In the spring this area was filled with, spinach, cabbage, kale, broccoli and purple cauliflower. Summer it may be where I grow flowers, herbs and squash. Then again in late fall
fall salad greens, beets or carrots.
I have a lot of odd statues in my yard, but my favorite item in the backyard is Grandma Palm's old Stove!
I wish she were here to see her old stove in Palm Rae Potager. She would be thrilled!
Wednesday, September 7, 2011
A few years ago my mother asked me if I remember the "spider flowers" she use to have in her yard and would I like some seedlings for my garden. I did not remember them until she showed me a seedling. I researched them a bit and found they were used to draw beneficial insects to the vegetable garden.
Purple + White Cleome are the ones I grew this year
You can see the seed pods dangling from the above spider plant. They do resemble a spider!
I gather the seed every year, so I can put my cleome where I want them in the garden. Since I rotate crops, it is easier to start mine from seed to rotate them throughout the yard.I find Cleome are fantastic for attracting beneficial insects and make the vegetable garden beautiful!
This year I found my tomato plants did well intermingled with cleome
Tuesday, September 6, 2011
We have this lovely old oak tree that is 70 yrs plus. On our little lot, we have tried to keep this old tree. It shades one part of our small city lot. I have summer greens growing in this area since it is mostly shaded throughout the day. It is nice and cool, but it does get a late afternoon sun which is perfect for Cole crops in the late fall and early spring!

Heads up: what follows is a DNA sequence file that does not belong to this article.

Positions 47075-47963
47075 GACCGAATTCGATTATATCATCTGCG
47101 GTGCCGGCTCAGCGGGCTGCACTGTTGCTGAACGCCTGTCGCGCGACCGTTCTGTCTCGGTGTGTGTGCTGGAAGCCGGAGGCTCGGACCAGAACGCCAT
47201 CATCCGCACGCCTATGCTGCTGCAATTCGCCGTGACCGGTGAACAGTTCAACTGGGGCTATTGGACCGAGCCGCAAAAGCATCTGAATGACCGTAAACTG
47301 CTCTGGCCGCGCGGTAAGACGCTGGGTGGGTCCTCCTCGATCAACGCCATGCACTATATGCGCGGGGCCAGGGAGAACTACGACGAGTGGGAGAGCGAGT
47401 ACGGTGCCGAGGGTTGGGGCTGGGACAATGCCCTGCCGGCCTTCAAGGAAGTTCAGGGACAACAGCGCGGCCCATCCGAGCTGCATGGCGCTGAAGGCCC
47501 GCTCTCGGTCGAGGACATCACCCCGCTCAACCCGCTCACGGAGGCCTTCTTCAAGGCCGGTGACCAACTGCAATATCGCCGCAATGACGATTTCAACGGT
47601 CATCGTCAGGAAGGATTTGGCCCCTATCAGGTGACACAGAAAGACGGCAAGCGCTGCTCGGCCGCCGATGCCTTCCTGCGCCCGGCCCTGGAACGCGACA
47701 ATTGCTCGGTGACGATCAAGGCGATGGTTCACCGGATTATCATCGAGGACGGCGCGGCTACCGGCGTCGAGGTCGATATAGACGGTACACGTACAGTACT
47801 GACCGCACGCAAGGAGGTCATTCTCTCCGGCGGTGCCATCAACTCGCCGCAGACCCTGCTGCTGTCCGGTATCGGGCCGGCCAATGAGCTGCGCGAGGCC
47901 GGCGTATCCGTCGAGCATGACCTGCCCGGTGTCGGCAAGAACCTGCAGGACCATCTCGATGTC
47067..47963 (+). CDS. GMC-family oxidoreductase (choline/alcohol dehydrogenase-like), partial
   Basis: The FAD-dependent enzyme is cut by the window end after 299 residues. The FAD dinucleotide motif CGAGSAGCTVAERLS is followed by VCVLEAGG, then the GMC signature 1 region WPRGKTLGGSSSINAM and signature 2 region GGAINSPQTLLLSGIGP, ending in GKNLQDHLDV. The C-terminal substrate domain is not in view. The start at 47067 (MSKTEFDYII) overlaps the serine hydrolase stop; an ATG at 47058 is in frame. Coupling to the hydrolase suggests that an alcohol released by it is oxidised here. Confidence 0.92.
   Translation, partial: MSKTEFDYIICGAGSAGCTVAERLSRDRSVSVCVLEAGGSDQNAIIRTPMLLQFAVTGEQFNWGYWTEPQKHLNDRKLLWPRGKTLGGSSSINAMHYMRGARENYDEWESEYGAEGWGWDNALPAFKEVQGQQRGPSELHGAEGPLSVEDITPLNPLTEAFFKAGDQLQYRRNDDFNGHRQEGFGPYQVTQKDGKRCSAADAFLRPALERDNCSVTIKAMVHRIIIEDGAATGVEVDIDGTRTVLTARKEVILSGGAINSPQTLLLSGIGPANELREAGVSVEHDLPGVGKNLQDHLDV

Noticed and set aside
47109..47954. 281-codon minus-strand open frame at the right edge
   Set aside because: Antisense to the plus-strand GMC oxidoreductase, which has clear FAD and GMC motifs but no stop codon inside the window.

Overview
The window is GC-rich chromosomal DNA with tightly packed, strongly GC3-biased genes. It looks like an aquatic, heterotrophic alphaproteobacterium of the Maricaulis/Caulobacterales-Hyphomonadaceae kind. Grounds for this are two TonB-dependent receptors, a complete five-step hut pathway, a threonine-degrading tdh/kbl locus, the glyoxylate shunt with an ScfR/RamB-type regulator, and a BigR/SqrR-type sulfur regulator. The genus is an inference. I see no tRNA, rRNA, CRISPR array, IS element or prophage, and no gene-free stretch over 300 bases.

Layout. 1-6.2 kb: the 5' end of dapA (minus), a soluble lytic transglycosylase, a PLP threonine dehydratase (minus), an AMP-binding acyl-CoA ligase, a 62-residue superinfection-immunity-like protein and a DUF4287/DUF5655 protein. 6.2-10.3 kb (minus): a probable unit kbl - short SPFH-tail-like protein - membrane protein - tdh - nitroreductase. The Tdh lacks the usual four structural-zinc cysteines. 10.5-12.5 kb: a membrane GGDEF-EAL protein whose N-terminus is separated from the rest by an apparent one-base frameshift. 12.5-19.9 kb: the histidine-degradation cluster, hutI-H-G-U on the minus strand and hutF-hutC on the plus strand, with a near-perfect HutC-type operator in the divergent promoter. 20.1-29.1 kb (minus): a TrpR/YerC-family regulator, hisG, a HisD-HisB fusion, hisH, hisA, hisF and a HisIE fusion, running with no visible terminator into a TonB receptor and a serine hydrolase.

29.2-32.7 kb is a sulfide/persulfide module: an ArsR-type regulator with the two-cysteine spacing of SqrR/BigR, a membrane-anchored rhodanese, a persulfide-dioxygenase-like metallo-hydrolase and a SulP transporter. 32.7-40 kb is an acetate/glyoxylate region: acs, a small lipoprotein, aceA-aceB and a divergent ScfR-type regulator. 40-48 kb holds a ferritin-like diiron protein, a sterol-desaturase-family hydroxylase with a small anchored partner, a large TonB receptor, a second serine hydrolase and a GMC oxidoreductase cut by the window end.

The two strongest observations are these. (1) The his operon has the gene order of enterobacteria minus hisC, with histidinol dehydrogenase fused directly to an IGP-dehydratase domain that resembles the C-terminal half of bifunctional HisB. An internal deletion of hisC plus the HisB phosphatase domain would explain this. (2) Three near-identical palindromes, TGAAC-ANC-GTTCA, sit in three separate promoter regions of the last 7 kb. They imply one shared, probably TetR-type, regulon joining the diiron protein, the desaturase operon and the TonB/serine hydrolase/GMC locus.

New garden 2011
We were able to utilize it as a serving area and hook up our crock pots! We are now able to entertain a larger group of people!
Dappled Shade most of the day which this great old tree provides.
Friday, September 2, 2011
I've designed my yard to take full advantage of the sun! This past week I've been creating this growing area which gets more intense light than other areas.
I practice succession planting I have different growing areas all throughout the yard!
Practicing succession intensive planting is being prepared to plant a new vegetable crop after a former crop is no longer productive. I had kale in this section with cucumbers for a long time. I decided to take the kale out a month ago and start my dragon bush beans again in this area. I composted and planted a new crop of my FAVORITE bush bean. I have always grown pole beans and not been a fan of bush beans. This year I tasted dragon bush beans and found them tasty and not at all stringy. I also am experimenting and started a batch of peas behind on the trellis. They seem to be doing quite well, and I've been tying them up each week. We shall see if I'm blessed with fall peas. I decided to start them under lights, and put them out after they had germinated. They are doing pretty well and growing nicely.
Tucked behind the dragon bush beans I have my peas, they are doing extremely well! They are shaded in the hot afternoon sun. We have had forecast in the 90's here with a heat index, in the 100's! I believe it helps to start them under lights to give them a chance. We shall see if it works this year.
I worked in this garden area this spring, plugged in new strawberries, and now they are all filled in for next spring! I just have to keep my local racoon from stealing my strawberries.